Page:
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City & State or ZIP Tonight, this weekend, May 5th...
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Gov. Nathan Deal talks movies, music tax breaks

Gov. Nathan Deal at the Atlanta Press Club. Photo by John Glenn

Gov. Nathan Deal at the Atlanta Press Club. Photo by John Glenn

Can the music industry expect tax credits like the ones people in the film and television industries enjoy?

A number of musicians, including Kristian Bush from Sugarland, have begun advocating for tax breaks for the music industry. Doesn’t sound like they should bank on it anytime soon.

“That’s something we will see some people exploring,” Gov. Nathan Deal said during remarks at Tuesday’s Atlanta Press Club luncheon at the Commerce Club downtown.

The governor’s remarks were a broad brush of the legislative session that just ended. It turns out that camera crews helped bring the session to a timely end.

“We had entered into a contract for a filming studio to film a TV series,” Deal said. “They literally moved in within hours of adjournment. Maybe we need to schedule those every year.”

The television project, called “Revolution,” is set in a post apocalyptic world where there are no more sources of energy. The filming folks told the governor that they need to test out some torches before things got cracking.

“Torches?” Deal quipped. “That’s pretty scary. It really truly was a frightening scene.”

For a good cause, though.

“We made you some money in the process,” Deal said. “That’s what we are trying to do, make sure we use your tax dollars wisely.”

Legislators this session did revisit the tax credits that, since originally passing in 2008, have lured a steady stream of projects here. Projects that film here will still get hefty tax breaks – but they have to promote Georgia more aggressively. (Here’s a link to a blog post my colleague Rodney Ho wrote about it during the session).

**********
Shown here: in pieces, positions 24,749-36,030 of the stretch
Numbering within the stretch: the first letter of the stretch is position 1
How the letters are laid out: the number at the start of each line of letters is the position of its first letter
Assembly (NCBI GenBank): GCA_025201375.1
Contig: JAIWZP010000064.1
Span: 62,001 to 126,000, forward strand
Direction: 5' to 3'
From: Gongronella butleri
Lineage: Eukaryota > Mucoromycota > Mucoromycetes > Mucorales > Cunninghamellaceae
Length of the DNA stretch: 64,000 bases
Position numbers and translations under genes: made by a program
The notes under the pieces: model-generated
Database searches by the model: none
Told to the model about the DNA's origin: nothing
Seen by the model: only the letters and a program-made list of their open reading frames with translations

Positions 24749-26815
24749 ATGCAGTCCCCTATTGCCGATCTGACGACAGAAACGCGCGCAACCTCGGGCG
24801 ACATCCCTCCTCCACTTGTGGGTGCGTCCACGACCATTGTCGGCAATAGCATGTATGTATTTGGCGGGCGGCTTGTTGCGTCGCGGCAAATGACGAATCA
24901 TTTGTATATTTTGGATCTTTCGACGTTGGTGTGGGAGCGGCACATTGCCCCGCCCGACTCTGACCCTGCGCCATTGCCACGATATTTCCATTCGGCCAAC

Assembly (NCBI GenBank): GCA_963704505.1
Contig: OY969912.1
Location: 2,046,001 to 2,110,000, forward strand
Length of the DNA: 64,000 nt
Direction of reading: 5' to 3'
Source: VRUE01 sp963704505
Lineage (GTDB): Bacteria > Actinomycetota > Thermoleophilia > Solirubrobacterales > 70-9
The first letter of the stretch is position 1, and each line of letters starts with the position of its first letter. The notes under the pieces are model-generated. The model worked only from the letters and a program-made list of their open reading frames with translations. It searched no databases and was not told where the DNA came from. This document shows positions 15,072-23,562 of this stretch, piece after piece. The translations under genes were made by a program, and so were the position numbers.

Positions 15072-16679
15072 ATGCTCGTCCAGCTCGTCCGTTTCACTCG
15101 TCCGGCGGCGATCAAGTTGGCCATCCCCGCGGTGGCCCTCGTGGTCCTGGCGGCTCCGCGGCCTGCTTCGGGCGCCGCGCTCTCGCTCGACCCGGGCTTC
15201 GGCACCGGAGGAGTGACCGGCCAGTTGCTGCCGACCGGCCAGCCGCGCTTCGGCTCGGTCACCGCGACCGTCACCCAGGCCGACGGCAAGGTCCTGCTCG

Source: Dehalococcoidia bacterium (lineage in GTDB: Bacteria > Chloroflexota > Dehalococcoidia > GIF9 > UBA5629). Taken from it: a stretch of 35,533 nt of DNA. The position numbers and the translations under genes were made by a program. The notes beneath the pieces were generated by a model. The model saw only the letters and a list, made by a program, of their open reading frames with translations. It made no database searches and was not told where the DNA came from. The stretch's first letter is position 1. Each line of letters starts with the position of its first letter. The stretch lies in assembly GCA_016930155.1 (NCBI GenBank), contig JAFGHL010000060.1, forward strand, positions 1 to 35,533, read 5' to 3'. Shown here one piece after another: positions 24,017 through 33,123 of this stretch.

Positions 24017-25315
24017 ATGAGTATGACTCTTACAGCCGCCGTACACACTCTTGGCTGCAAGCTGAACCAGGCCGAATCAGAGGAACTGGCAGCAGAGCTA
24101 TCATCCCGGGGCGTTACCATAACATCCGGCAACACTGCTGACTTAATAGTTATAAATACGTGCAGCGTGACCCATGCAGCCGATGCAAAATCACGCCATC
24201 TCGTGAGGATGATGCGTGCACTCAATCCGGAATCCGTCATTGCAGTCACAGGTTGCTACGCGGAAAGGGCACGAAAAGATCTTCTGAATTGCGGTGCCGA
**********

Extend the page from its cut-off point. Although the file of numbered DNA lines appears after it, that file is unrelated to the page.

“We actually did make some changes, improved them,” Deal said. “We are going to get a more prominent display of the Georgia peach in the credits.”

While Deal did needle his audience at time, saying that “headlines that sensationalize our problems” work against the state’s economic interests, he did have some kind words for the scribes in the room.

“I want to thank the press for several things,” he said. “I want to thank most of you for using a fairly decent picture of me.”

- Jennifer Brett/The Buzz/jbrett@ajc.com

One comment Add your comment

jd

April 18th, 2012
10:40 am

We created the legislature to make laws — and gave them a building where those laws can be created within the public view. The core business of the legislature is to make those laws, not to be a studio for television. One wonders whether the production company was charged the true cost of the time spent in the building given the risk to the structure and the risk to hurrying legislative business just to make an extra buck.